WiFi technology is everywhere. In our house, in public buildings, in corporate environments, in cafeterias, in University campuses etc. Since its invention in 1991, it has been the de facto standard (based on IEEE 802.11) for implementing wireless LAN networks (WLAN) and for connecting devices to the Internet (mostly) without using physical wires.
There are two main infrastructure components that make up a WiFi network:
- The WiFi clients or stations (laptops, smartphones, tablets, home devices etc).
- The WiFi Access Point (or WiFi Router) which all the clients connect to. This is the core component responsible to route the wireless traffic from clients towards the wired network (Internet etc).
The WiFi technology has gone through multiple enhancements and updates both on the protocol standard level and on the actual devices manufactured by vendors.
At the very beginning, a WiFi network could be implemented by a simple central WiFi router device.
Nowadays, WiFi Mesh Networks have emerged as the new trend. These mesh systems consist of 2 or more wifi routing nodes creating a wireless “umbrella” (or mesh) that clients connect to it.
The advantage of these new mesh systems is bigger and better coverage of the space, faster wireless speeds and seamless connectivity of clients without dead-spots by allowing mobility and roaming from one node to another.
When looking to buy a new WiFi router (or a complete mesh system) customers are faced with some technical jargon and specs that it’s hard to understand (unless they are tech-savvy people).
One of the specs associated with such wireless devices is the “AC” type, such as AC1200, AC1750, AC1900, AC2200, AC3000 etc.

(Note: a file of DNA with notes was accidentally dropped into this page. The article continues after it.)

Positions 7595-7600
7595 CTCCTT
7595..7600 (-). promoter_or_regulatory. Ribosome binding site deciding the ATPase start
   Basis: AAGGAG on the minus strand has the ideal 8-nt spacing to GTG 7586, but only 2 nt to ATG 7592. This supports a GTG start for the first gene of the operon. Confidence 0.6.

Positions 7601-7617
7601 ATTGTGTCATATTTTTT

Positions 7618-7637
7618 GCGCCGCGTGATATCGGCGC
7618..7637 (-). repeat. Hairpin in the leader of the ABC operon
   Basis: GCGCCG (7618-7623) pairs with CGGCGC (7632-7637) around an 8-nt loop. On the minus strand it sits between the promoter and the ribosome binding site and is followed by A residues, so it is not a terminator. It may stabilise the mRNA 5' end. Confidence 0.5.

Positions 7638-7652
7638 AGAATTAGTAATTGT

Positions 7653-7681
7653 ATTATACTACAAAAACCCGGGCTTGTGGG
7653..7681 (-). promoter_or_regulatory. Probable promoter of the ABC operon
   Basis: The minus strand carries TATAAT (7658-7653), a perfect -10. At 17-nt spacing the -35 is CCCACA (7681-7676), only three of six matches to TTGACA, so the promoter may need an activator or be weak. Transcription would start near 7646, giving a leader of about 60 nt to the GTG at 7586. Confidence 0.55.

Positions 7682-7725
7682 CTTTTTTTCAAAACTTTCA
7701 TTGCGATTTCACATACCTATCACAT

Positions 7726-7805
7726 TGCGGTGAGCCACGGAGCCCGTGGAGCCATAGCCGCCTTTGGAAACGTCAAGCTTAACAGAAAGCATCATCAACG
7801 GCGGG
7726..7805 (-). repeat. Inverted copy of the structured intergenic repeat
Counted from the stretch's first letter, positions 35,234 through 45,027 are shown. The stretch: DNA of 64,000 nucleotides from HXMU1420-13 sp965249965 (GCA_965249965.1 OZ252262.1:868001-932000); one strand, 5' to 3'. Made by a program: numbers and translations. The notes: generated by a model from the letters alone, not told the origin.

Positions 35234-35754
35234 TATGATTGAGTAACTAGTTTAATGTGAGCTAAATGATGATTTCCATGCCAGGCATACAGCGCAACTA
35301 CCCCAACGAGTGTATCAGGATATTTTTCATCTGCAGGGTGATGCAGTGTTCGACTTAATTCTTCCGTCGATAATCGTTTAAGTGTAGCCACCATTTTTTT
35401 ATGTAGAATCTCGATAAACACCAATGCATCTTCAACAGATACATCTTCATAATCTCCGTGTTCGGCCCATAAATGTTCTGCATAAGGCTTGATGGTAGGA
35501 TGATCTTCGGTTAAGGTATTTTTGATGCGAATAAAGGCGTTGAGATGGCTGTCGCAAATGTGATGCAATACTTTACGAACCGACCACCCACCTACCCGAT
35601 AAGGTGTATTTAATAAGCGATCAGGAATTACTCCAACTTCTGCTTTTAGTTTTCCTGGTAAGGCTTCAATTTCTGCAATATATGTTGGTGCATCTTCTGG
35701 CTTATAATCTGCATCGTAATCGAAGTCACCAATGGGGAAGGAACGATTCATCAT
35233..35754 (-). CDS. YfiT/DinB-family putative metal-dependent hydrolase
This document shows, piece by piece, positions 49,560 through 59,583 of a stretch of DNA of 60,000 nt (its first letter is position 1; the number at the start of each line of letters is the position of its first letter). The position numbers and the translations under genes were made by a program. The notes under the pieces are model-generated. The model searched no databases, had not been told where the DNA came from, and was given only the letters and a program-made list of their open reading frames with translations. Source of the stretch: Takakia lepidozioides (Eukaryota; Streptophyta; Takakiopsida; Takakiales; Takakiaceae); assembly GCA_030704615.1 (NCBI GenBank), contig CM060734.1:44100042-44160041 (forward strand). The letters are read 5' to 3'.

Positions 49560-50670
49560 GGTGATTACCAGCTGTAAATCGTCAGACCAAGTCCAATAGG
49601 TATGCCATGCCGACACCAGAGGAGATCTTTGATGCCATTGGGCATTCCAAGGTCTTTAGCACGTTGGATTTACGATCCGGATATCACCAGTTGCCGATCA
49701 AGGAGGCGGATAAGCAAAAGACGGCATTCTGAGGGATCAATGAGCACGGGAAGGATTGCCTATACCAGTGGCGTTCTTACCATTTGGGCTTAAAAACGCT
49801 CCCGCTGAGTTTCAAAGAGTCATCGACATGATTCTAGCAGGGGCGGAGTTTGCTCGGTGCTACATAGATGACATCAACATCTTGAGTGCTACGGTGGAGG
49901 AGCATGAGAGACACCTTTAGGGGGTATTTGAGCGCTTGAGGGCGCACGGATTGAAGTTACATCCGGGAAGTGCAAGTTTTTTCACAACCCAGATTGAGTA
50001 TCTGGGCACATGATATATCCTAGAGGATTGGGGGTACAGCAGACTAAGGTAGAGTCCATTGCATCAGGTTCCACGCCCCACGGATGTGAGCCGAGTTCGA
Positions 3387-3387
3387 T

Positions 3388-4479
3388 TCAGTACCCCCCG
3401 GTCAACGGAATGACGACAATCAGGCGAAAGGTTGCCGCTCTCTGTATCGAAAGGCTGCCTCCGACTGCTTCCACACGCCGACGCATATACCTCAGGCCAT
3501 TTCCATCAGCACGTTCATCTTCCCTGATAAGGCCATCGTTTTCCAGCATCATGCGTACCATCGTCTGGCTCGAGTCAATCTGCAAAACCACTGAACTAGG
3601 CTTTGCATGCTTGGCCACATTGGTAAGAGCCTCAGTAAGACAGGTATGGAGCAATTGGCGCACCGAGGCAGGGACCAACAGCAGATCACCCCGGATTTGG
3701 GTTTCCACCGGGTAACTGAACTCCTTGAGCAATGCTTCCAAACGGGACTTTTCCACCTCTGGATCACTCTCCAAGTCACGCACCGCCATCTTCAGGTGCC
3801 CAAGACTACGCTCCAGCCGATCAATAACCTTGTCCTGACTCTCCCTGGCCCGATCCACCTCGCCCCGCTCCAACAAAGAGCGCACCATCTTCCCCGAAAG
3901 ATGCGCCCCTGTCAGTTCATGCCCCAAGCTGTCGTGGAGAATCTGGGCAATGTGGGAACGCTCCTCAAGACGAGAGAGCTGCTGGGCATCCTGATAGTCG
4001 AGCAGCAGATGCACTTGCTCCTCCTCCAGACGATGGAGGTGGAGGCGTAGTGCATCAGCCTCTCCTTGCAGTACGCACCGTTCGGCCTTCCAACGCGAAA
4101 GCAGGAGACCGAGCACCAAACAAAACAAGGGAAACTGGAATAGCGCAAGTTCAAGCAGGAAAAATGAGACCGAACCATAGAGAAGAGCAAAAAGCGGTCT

In this article I’ll try to explain and compare the differences between the above types and also give you some background info for the meaning of this technical specification.
Table of Contents
What’s the meaning of AC
The original 802.11 standard has gone through multiple iterations and improvements such as 802.11b/g, 802.11n etc with the purpose of increasing wireless speeds and transmission efficiency among other improvements.
The newest version of the standard is the IEEE 802.11ac which utilizes the 5Ghz radio band (in addition to the original 2.4 GHz band used by the previous 802.11 standards).
Here is how the “ACxxxx” specification was born. It means basically that the wifi device supports the 802.11ac standard and its sub-variations in wireless speeds represented by the 4 numbers after the “AC” part.
There are several enhancements of the new AC standard (published in 2013) compared to previous ones. For example, Beamforming is a new concept which allows the WiFi router to transmit radio signals directly to client devices (instead of broadcasting the signal to the whole space), thus achieving better overall throughput and also reduced power consumption.
How Fast is 802.11ac ?
This will answer the question about the meaning of the numbers after the ACxxxx spec. (e.g AC1200, AC1750, AC1900 etc).
The number after AC shows the maximum combined theoretical wireless speed (measured in Mbps) of the router device (i.e from client to router). Do not confuse this number with the actual ISP bandwidth speed (also measured in Mbps) of your Internet connection. The latter is much lower than the wireless speed.
So, lets see some numbers:
- AC1200 router: Maximum wireless combined theoretical bandwidth speed is 1200Mbps
- AC1750 router: Maximum wireless combined theoretical bandwidth speed is 1750Mbps
- AC1900 router: Maximum wireless combined theoretical bandwidth speed is 1900Mbps
- AC2200 router: Maximum wireless combined theoretical bandwidth speed is 2200Mbps
- AC3000 router: Maximum wireless combined theoretical bandwidth speed is 3000Mbps
The above bandwidth speeds represent the combination of link speeds on both the 2.4Ghz and 5Ghz radio frequency bands which the AC devices are emitting signals.